As DiCaprio will know, it is not an easy task. Wildlife poachers have become highly organised, using tools such as night-vision binoculars and helicopters. But help has arrived. In late 2012, the WWF received a $5million grant from Google to innovate technology to track animals and poachers. Conservationists are experimenting in places such as Namibia and Nepal. Technology includes featherweight collars from which one can download information, and drones tracking nighttime poachers. Software is also being developed. “What we want to find is the sweet spot: an affordable, practical technology where you don’t need a PhD to run these things, but where field scientists can run them easily in places like Nepal, the Arctic, Tanzania or Indonesia,” Roberts says.


Such high-tech is crucial, he adds, but it’s not the whole game. Roberts believes quelling the demand is critical, referring to markets in Vietnam, China, Thailand, and even parts of Europe and the United States. Spreading the message is also crucial. “The biggest challenge in our work is making the natural world come alive to people far, far away,” he says. “When people travel to places, they see it first hand. But to those who won’t travel, how do you convey what’s happening – whether it’s deforestation or animal trade? This kind of technology is a big step in that direction.”

Among many threatened species, Roberts highlights tigers as particularly vulnerable. Of the 3,200 remaining in the wild, many reside in the forests of Asia. The WWF has initiated a major global campaign designed to spur leaders, communities and individuals into action. “If we don’t take care, the only nature people are going to see will be in zoos, or small parks,” Roberts says. “You’ll pay your money, you’ll walk through the turnstile, and you’ll see what the world used to look like. We can’t let that happen.”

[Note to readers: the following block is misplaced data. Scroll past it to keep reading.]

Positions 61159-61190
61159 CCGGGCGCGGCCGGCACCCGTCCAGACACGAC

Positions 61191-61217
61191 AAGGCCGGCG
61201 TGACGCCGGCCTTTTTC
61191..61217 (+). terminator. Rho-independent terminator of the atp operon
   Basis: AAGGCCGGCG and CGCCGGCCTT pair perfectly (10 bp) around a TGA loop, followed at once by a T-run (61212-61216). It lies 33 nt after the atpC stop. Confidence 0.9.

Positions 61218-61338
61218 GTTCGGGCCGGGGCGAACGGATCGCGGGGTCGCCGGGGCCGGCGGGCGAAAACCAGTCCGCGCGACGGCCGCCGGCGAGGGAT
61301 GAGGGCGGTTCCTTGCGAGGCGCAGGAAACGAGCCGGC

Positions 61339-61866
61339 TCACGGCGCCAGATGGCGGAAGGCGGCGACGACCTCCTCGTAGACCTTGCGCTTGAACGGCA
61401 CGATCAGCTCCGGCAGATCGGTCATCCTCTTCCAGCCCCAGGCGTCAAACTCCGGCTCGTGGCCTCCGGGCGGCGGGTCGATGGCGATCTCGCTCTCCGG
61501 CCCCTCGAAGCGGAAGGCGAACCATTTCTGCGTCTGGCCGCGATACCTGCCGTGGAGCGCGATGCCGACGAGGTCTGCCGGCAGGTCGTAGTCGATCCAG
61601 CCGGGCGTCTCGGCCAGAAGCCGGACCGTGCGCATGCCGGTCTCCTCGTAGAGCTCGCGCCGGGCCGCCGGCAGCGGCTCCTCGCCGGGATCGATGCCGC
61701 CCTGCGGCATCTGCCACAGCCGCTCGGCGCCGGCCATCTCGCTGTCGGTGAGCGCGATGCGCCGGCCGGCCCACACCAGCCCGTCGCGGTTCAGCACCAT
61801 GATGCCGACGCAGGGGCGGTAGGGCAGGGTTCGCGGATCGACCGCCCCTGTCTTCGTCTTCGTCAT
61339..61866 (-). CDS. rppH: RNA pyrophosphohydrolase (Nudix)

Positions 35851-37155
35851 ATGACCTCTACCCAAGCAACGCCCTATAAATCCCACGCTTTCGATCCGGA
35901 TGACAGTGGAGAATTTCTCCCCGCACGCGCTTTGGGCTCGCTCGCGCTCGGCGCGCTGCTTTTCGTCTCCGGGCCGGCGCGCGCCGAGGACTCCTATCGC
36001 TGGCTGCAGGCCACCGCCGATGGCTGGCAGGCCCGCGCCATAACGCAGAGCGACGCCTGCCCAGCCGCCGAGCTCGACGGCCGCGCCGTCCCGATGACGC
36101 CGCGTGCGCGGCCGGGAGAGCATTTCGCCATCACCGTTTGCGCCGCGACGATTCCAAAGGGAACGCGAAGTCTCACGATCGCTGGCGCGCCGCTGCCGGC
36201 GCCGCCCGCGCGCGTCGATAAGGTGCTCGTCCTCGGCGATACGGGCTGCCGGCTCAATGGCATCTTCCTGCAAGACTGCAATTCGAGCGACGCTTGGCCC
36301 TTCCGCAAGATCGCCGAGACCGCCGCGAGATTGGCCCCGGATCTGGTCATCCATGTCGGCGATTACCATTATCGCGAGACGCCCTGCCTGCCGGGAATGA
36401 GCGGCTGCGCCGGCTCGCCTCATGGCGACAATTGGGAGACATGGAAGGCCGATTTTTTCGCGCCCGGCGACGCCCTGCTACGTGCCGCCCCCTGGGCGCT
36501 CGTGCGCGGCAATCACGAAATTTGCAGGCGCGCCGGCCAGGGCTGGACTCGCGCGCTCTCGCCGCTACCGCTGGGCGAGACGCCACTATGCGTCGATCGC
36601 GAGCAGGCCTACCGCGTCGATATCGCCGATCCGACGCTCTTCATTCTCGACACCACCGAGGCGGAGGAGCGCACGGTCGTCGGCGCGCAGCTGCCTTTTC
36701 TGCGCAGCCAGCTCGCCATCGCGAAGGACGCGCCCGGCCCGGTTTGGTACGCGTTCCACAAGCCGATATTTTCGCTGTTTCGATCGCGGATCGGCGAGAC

How can eco travellers contribute? Roberts advocates visiting countries that are in the process of becoming ‘eco destinations’. He mentions Myanmar (“more rivers and forests than almost any part of Asia”), Nepal (“some of the most breathtaking conservation stories I’ve seen”), Namibia, South Africa (“the most accessible wildlife story in Africa”) and Cuba (“one of the richest coral reefs in the Caribbean”). “Pick your travel provider carefully, pick wildlife and natural habitat adventures, and then pick your destinations so that you can see not just those places that are famous for conservation, but those that can be part of a future conservation story.”

Buyer Beware

Products from poached wildlife are sold illegally across the world. People who buy them fuel the demand for more killings. Visit the WWF’s guide and make sure you don’t become one of them. http://worldwildlife.org/pages/buyer-beware

Natural Habitat Adventures

The WWF works with Natural Habitat Adventures to provide nature-friendly holidays. Between five and ten per cent of fees go to the WWF’s conservation efforts. http://worldwildlife.org/travel

Save Tigers Now

Only 3,200 tigers remain in the wild. Save Tigers Now is a global campaign founded by the WWF and Leonardo DiCaprio, with a goal of doubling the number of wild tigers by 2022. http://www.savetigersnow.org/

Photos: Arangan Ananth/Shutterstock.com, World Wildlife Fund.